Statutes such as sec. 66.05 must be construed to promote its purpose and to effect its object. 50 Am. Jur. Statutes, p. 420, sec. 395 (1944); 82 C.J.S., Statutes, p. 593, sec. 323 (1953); Scanlon v. Menasha (1962), 16 Wis.2d 437, 114 N.W.2d 791. This section is to protect the public from exposure to the evils caused by buildings which have seriously deteriorated. Siskoy v. Walsh (1963), 22 Wis.2d 127, 125 N.W.2d 574, and to make this purpose effective, the legislature by sec. 66.05(1)(b) makes repairs presumptively unreasonable beyond 50 percent of the value and declares such structures public nuisances. By sec. 66.05(3) an exclusive remedy is given the owner by which he may contest the reasonableness of the orders, but the owner has only thirty days to pursue it.
The statutes in other states have taken two approaches to the alternative of repair as a test for demolition. One is to give the owner an absolute election to make repairs regardless of cost or regardless of the cost in relation to value of the property. This is the construction argued for by Miss Brunschweiler here. The other approach places a limitation upon the right to make repair and thus makes the demolition remedy effective against a nonconsenting owner. See Daniel R. Mandelker, Housing Codes, Building Demolition, and Just Compensation: A Rationale for the Exercise of Public Powers Over Slum Housing, 67 Mich. L. Rev. (1969), 635. While it is true a municipality is required to use the least drastic way of removing a public nuisance and the owner must be given an opportunity to repair only if this is a reasonable alternative, Miss Brunschweiler places reliance on 7 McQuillin, Municipal Corporations (3d ed.), n. 2, p. 591, sec. 24.561; but the two cases cited for the proposition state no option is necessary if the repairs would be too substantial. A fair summary of the cases cited in 7 McQuillin, Municipal Corporations (3d ed.), nn. 12, 15, p. 593, and p. 18 of 1970 Cumulative Supplement, which reached the question, is that while some jurisdictions apparently grant an opportunity to repair in all cases, others do not grant the right if the repairs are unreasonable or impractical or amount to a substantial rebuilding of the structure or would be in excess of 50 percent of the value. This authority does not require a construction of sec. 66.05, Stats., to give the owner an option to repair in all cases.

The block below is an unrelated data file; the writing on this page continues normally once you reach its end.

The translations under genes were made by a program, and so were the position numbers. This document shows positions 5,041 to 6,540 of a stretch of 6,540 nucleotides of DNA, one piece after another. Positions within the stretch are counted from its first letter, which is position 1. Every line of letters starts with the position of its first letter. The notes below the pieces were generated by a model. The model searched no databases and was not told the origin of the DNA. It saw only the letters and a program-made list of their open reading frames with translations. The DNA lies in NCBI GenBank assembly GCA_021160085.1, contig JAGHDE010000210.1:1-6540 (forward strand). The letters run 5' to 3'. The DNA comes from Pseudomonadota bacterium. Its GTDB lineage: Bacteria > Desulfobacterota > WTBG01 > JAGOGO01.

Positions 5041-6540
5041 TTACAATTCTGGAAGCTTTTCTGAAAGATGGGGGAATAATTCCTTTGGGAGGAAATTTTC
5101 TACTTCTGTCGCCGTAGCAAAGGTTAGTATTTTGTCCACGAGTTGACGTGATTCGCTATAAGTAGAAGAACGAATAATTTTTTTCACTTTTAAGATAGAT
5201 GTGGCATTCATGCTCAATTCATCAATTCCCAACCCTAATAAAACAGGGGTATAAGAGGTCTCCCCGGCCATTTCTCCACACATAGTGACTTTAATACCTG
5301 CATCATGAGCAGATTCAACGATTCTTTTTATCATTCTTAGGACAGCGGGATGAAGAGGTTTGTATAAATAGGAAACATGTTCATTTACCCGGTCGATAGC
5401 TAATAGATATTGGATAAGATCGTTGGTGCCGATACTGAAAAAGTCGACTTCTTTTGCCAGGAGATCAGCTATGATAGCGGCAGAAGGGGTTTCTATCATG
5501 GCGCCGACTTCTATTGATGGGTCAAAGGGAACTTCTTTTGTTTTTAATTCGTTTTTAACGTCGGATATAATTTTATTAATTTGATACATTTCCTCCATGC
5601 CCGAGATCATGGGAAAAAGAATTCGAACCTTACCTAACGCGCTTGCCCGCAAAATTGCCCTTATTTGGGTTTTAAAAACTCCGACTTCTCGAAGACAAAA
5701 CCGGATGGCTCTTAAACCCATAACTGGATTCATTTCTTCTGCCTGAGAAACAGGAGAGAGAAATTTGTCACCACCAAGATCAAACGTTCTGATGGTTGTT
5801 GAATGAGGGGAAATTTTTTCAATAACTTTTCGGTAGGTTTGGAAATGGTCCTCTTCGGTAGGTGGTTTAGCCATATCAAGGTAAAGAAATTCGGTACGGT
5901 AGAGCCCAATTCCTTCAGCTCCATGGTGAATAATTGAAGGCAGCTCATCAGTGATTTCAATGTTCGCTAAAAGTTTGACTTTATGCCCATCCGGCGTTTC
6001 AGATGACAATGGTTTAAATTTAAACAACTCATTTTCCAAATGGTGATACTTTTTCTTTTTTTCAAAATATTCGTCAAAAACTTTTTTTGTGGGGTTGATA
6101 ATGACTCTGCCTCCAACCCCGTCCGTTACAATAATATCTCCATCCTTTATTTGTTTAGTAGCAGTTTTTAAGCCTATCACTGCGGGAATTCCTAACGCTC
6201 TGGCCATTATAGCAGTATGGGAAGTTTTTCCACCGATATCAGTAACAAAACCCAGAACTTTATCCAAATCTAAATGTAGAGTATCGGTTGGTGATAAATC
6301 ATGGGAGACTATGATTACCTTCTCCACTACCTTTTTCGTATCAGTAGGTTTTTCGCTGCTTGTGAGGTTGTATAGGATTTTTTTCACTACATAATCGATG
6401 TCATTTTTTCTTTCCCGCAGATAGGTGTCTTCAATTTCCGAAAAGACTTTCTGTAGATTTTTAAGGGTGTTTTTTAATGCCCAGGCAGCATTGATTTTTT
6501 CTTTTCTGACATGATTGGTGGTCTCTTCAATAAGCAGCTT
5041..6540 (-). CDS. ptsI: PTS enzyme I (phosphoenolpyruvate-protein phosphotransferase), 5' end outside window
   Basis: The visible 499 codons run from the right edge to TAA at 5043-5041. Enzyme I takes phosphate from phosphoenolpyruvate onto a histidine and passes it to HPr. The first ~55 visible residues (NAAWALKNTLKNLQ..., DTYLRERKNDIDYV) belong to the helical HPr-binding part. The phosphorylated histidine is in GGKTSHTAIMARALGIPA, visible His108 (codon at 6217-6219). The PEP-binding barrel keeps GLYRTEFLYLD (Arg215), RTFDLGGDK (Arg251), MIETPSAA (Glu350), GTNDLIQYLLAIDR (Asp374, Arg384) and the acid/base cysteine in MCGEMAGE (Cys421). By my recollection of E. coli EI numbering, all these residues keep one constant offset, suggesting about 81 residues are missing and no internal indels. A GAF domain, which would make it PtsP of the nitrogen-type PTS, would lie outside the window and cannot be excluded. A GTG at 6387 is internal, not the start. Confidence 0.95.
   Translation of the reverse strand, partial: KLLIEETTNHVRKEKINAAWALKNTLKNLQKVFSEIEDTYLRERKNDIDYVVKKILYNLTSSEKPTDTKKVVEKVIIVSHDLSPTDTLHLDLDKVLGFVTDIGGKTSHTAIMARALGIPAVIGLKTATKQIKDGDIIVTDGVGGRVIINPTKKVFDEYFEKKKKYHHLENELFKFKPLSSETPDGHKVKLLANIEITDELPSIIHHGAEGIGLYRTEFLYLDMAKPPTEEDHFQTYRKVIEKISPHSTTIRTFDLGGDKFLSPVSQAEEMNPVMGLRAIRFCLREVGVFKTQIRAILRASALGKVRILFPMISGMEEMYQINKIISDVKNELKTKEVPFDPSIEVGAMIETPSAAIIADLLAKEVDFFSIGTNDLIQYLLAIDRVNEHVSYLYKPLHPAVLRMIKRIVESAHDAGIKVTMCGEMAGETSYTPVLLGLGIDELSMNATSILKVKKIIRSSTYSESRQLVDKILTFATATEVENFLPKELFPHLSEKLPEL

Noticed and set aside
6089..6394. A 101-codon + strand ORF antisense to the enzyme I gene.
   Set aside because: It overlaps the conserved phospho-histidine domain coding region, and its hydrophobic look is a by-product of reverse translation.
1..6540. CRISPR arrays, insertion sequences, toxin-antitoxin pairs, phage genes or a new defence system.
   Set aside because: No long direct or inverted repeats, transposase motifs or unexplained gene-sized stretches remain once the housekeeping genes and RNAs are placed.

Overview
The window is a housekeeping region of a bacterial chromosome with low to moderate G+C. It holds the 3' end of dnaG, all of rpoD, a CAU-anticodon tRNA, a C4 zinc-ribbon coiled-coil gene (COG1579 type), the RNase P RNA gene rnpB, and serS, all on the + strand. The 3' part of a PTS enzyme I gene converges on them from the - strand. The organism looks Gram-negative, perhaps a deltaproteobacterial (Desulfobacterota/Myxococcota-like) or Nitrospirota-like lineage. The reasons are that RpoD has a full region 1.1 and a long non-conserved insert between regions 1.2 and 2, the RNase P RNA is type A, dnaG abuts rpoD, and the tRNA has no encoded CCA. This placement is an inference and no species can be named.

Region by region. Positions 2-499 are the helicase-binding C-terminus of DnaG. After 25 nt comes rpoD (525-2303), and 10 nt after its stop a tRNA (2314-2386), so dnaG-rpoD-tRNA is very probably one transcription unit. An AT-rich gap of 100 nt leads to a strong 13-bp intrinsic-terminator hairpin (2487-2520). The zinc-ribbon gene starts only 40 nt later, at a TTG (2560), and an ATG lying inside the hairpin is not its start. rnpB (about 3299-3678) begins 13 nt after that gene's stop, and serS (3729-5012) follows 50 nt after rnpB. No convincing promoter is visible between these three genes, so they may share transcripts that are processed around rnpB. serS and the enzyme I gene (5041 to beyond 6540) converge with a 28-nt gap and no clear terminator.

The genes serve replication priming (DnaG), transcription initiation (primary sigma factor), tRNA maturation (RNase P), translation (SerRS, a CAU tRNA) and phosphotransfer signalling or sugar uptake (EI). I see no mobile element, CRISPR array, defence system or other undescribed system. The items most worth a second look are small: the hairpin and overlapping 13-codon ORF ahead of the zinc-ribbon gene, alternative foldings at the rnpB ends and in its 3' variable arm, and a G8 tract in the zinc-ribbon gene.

We find nothing in the legislative history of ch. 335, Laws of 1959, which created sub. (1)(b) of sec. 66.05, Stats., which shows an intent of the legislature to give the owner an option to repair a building to make it safe and sanitary if the cost of such repairs is unreasonable. Nor are we persuaded that sec. 66.05(8)(b), which allows an owner to repair property offending aesthetic character of the immediate neighborhood or which produces blight, is determinative of the language of sec. 66.05(1)(a) merely because both sections create public nuisances.
Miss Brunschweiler contends if sec. 66.05, Stats., does not give her a right to repair when the buildings may be made safe by such repairs, the section is unconstitutional. The cases relied on by McQuillin, Municipal Corporations, supra, cited for this proposition generally recognize there is no constitutional infirmity in a statute which prohibits unreasonable or impractical repairs or the substantial rebuilding of the structure. See also: Annot. Constitutional rights of owner as against destruction of building by public authorities, 14 A.L.R. 2d 73 (1950), at p. 92. One finds in the work of text writers general statements that property cannot be razed by a municipality if the conditions which make it a menace can be abated in any other recognized way, see 16 Am. Jur. 2d, Constitutional Law, p. 698, sec. 368 (1964). The cases cited for such general statements are to the point that no repairs need be allowed if they amount to a substantial rebuilding of the structure. An oft-cited case so stating is Houston v. Lurie (1949), 148 Tex. 391, 224 S.W.2d 871; see also: Polsgrove v. Moss (1913), 154 Ky. 408, 157 S.W. 1133, relied on in Boden v. Milwaukee (1959), 8 Wis.2d 318, 99 N.W.2d 156. The cases relied on by Miss Brunschweiler are not in point because they do not involve any finding that repairs would be unreasonable.
We must conclude the trial court was correct in its construction of sec. 66.05, Stats.; that this section means that if the repairs to a building are unreasonable as defined in the statute the building must be razed even though it could be made safe by the expenditure of unreasonable cost of repairs.
By the Court. — Judgment and order affirmed.